©1987 Ian McEwan; (P)2004 Recorded Books, LLC.
I am a big Ian McEwan fan. I have read all of his published novels, and many of his short stories. This novel I have picked up many times but always would lose interest after about 25 pages. I decided to buy the audiobook, thinking that it might make it easier to "get over the hump." It did, but still, even the audiobook was a bit of a chore. This book hits some of the familiar Ian McEwan themes, such as the nature of chance and how a life can turn on a dime, but it went on to more general and murky discussions about the nature of time itself, and these lengthy discourses never seemed to advance a real story. It seemed a bit pretentious. I am not saying the book did not have some high points. McEwan is so skilled a writer, I am sure his grocery list would be a decent read, but, to me, this is the least satisfying of all his novels.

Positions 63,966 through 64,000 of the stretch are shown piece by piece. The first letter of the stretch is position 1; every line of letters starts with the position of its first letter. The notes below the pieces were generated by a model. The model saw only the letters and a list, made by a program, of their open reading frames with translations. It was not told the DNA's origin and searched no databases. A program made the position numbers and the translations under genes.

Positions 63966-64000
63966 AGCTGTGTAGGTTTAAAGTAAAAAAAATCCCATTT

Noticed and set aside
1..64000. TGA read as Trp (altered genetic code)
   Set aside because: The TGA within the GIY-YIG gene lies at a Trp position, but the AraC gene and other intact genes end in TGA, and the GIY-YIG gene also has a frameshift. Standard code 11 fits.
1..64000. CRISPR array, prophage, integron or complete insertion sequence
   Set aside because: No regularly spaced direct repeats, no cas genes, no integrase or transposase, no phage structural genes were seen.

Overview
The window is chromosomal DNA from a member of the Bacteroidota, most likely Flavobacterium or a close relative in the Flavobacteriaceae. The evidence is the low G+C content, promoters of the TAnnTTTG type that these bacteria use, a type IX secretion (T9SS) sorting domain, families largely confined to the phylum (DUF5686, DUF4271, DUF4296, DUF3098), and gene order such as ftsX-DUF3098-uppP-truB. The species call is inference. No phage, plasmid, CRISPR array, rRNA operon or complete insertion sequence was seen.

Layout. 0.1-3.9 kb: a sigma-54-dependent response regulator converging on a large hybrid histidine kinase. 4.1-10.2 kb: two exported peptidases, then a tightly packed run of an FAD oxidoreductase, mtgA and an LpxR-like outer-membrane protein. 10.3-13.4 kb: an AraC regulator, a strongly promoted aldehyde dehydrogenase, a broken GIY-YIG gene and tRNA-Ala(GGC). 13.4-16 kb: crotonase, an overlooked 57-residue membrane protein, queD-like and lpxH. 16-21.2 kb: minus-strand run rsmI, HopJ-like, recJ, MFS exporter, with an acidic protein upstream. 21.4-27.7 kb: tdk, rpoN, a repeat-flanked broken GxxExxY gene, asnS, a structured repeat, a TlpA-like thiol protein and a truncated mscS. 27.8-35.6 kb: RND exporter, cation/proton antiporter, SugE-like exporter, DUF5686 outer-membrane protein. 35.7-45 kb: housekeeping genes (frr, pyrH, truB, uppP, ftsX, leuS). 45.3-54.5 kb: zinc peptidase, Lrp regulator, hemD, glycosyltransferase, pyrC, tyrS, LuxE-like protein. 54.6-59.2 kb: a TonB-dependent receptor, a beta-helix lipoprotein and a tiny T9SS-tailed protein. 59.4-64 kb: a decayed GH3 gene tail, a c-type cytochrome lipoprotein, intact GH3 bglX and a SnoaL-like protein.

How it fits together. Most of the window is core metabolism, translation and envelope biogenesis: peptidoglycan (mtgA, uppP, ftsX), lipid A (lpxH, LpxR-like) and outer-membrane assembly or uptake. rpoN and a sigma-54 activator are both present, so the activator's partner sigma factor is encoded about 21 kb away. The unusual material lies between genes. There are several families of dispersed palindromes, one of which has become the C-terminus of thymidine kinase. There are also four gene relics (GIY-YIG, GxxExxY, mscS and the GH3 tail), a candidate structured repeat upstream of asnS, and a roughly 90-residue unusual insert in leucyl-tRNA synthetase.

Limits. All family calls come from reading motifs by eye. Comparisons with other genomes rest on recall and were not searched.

Book lover, now learning to listen!
So far, at the top -- right up there with the later McEwans.
Prebble is a steady, reliable, articulate reader. He's able to give each character subtle shadings that pull the narrative forward without intruding or overacting.
Both Sweet Tooth and Child in Time take place, for the most part in a London and at a time that's familiar to me. A personal bias -- a kind of hungry homesickness for time and place and old friends -- makes the choice of five stars inevitable!
But well beyond that is admiration for McEwan's ability to write a complex story of love and loss with great intelligence and humor.
Narrator was excellent. McEwan writes beautifully. For me, his books are more about the journey: each sentence is so well crafted, and the plot is a bonus.
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